As a general rule, for close range, use a high guard, and for long range, use a low guard. In close, hands are deadly so you need a high guard. In addition, in close, kicks are difficult to see coming and they are fired from a high chamber so a high guard protects the head. At long range, hands cannot reach you without the opponent closing the range so a high guard is not as crucial. At a long range, kicks are fired more from the floor than from a high chamber, so the kicks are rising from the floor and are easily stopped with a low guard.
As with everything else, the guard you should use is the one that works best for you under the circumstances. The guard that works best for me is a high, extended, open-handed guard. With the arms extended rather than close in, I can pick off attacks easier, and the hands are closer to their targets.
Q2: I am very close combat oriented (hockey player) and I throw knees and fists a lot. Do I get points when I punch the dot in a match?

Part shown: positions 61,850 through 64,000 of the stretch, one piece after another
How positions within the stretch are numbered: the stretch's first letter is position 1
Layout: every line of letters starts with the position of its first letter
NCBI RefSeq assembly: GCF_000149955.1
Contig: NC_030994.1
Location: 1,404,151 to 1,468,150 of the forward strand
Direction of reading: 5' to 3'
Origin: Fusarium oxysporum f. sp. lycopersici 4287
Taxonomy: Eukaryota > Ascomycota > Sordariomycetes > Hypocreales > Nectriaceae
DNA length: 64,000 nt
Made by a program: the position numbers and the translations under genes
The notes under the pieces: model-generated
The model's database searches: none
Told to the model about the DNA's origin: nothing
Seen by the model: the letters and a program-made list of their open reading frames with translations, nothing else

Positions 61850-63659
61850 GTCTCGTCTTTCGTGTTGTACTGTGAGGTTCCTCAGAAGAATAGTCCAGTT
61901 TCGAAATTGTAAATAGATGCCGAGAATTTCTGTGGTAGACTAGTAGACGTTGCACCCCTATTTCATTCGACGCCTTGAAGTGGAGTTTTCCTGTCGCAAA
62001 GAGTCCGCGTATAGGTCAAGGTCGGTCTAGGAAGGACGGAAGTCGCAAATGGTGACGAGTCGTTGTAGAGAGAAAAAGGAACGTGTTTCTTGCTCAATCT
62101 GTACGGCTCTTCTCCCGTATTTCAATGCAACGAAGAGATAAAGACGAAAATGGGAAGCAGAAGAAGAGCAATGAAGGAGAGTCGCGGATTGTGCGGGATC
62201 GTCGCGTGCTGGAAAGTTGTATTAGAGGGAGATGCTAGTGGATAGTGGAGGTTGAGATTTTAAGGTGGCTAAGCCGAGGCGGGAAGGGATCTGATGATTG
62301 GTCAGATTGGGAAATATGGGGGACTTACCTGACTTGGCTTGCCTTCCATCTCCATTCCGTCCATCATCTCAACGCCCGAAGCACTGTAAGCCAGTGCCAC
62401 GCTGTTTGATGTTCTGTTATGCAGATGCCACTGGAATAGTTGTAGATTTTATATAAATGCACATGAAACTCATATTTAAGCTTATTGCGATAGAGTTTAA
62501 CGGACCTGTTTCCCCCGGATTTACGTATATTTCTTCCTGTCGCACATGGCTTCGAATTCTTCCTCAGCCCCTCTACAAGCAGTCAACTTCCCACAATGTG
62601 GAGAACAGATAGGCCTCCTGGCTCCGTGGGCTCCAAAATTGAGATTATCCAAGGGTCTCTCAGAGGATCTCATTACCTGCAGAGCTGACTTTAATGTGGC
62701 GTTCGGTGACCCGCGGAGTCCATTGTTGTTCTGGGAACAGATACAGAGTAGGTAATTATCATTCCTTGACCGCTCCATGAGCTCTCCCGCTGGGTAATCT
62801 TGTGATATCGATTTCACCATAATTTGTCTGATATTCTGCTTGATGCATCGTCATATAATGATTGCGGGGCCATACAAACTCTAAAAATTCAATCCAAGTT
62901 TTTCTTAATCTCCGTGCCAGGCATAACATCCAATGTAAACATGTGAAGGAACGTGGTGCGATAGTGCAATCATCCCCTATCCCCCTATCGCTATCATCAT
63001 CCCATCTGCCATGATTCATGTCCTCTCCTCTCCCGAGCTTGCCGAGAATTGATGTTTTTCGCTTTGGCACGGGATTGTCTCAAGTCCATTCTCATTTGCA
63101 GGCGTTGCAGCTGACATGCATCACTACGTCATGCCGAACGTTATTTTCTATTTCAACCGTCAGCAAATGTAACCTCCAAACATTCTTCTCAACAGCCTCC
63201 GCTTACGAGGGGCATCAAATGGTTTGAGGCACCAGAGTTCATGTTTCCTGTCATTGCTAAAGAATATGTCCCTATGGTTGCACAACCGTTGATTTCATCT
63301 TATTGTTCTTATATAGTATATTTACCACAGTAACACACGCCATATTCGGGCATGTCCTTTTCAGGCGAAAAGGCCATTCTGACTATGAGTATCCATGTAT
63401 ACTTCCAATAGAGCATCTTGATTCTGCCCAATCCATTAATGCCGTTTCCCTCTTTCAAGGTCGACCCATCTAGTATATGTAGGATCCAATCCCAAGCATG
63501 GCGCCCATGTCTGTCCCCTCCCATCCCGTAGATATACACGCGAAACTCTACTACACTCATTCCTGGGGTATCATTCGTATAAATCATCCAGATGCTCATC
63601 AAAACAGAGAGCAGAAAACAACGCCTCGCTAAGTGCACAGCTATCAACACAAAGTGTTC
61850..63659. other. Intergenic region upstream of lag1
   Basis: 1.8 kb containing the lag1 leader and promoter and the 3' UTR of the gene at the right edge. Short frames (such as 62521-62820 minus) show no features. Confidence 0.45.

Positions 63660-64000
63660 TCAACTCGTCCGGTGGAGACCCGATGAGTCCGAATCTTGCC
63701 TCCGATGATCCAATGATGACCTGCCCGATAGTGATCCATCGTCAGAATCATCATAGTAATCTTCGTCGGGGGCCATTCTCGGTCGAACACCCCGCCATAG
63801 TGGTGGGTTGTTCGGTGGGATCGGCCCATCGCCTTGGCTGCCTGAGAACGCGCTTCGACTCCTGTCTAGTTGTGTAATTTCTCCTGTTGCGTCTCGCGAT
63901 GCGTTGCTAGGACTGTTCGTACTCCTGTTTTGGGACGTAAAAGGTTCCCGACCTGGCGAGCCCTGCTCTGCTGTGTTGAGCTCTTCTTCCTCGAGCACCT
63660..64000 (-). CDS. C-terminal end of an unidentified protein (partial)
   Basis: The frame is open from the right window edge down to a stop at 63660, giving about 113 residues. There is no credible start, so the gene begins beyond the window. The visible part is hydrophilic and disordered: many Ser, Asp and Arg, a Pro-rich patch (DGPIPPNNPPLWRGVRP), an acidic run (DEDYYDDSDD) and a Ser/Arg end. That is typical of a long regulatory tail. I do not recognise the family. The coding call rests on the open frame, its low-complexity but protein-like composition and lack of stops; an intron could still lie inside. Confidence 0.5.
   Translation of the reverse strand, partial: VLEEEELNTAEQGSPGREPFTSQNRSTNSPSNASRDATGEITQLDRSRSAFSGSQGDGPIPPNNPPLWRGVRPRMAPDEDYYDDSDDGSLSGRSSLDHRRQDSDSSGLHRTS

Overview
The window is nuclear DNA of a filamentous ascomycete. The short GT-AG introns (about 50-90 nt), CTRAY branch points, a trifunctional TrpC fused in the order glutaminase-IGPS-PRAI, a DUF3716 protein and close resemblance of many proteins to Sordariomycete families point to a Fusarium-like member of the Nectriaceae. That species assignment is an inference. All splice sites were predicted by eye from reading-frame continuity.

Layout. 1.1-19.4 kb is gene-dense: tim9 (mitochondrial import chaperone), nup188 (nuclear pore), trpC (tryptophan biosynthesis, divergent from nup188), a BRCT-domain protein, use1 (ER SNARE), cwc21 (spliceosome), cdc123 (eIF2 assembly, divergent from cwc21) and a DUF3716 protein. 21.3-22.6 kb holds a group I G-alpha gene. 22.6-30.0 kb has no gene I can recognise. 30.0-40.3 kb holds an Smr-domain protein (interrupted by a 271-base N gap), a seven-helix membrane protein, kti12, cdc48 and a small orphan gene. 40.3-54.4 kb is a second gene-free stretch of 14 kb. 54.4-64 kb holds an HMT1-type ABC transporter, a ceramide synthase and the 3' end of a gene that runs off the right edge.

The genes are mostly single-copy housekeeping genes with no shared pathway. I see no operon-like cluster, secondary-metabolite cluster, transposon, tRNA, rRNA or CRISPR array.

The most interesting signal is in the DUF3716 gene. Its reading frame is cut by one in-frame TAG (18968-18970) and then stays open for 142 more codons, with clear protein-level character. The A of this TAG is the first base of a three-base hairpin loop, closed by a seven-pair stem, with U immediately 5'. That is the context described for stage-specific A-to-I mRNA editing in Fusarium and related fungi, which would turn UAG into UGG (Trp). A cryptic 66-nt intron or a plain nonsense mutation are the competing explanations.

What constitutes point depends on the rules of the competition. Your instructor will be able to tell you what is a permissible scoring area and scoring technique under your completion rules. I too am a close in fighter. Close in fighters like to use counterattacks. Learn to block and then attack, such as blocking with an arm and then letting the arm continue into an attack, and learn to simultaneously block and attack, such as blocking with one arm while the other arm simultaneously attacks. When the opponent initiates an attack, you immediately close in with an attack. I will chance getting hit with one point when I rush in if I can get two or more points in my counterattack. Use legs for blocking. From a high guard, when a kick fires, lift your forward knee to your elbow. Then the arm is blocking high, the leg is blocking low, and both the arm and leg are chambered for a counterattack. Opponents find that kicking your shin hurts them more than you.